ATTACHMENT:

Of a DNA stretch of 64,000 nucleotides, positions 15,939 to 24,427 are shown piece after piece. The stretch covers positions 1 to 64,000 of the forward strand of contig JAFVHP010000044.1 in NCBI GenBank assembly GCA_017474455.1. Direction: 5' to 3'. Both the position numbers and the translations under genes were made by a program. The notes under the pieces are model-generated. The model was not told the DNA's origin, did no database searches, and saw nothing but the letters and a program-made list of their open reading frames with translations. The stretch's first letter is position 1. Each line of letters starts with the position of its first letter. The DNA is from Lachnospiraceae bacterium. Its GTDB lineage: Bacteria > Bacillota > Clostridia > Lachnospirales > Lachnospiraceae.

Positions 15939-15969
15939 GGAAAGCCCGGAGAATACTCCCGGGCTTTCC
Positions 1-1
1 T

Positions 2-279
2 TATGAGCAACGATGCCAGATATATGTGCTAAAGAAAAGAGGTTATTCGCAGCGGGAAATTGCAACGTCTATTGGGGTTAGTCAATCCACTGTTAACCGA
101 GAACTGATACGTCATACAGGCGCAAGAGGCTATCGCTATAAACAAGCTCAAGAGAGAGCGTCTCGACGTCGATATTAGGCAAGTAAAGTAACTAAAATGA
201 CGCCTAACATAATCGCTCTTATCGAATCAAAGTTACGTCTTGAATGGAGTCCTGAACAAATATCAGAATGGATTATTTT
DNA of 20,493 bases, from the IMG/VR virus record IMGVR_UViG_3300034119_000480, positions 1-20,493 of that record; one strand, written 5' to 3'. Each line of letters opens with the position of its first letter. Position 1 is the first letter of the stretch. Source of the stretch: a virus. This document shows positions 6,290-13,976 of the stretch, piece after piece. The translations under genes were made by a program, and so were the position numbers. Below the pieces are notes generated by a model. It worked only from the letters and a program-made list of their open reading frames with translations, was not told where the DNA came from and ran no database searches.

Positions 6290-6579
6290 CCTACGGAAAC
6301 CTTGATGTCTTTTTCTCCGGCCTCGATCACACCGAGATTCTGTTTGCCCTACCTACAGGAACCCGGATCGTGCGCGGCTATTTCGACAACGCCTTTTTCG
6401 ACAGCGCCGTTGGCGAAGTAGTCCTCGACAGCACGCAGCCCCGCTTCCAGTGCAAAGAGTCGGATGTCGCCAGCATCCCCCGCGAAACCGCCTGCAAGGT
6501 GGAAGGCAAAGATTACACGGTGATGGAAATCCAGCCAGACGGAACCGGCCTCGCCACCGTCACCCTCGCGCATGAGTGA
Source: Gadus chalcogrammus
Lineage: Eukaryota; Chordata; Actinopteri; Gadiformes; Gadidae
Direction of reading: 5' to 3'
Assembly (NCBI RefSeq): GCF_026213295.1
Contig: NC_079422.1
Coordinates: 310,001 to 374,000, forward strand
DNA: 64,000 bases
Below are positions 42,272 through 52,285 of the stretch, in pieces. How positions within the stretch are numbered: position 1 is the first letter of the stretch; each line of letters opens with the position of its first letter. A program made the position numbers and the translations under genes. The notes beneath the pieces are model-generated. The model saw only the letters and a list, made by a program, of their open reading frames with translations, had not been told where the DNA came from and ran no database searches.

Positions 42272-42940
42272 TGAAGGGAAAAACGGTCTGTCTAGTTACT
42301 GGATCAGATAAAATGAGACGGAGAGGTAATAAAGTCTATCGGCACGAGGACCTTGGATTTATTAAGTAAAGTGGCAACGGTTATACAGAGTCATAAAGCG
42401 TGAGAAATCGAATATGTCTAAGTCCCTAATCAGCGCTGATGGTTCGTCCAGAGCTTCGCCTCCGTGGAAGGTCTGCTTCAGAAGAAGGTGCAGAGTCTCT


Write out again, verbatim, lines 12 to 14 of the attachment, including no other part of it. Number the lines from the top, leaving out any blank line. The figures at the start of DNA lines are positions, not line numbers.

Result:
6290 CCTACGGAAAC
6301 CTTGATGTCTTTTTCTCCGGCCTCGATCACACCGAGATTCTGTTTGCCCTACCTACAGGAACCCGGATCGTGCGCGGCTATTTCGACAACGCCTTTTTCG
6401 ACAGCGCCGTTGGCGAAGTAGTCCTCGACAGCACGCAGCCCCGCTTCCAGTGCAAAGAGTCGGATGTCGCCAGCATCCCCCGCGAAACCGCCTGCAAGGT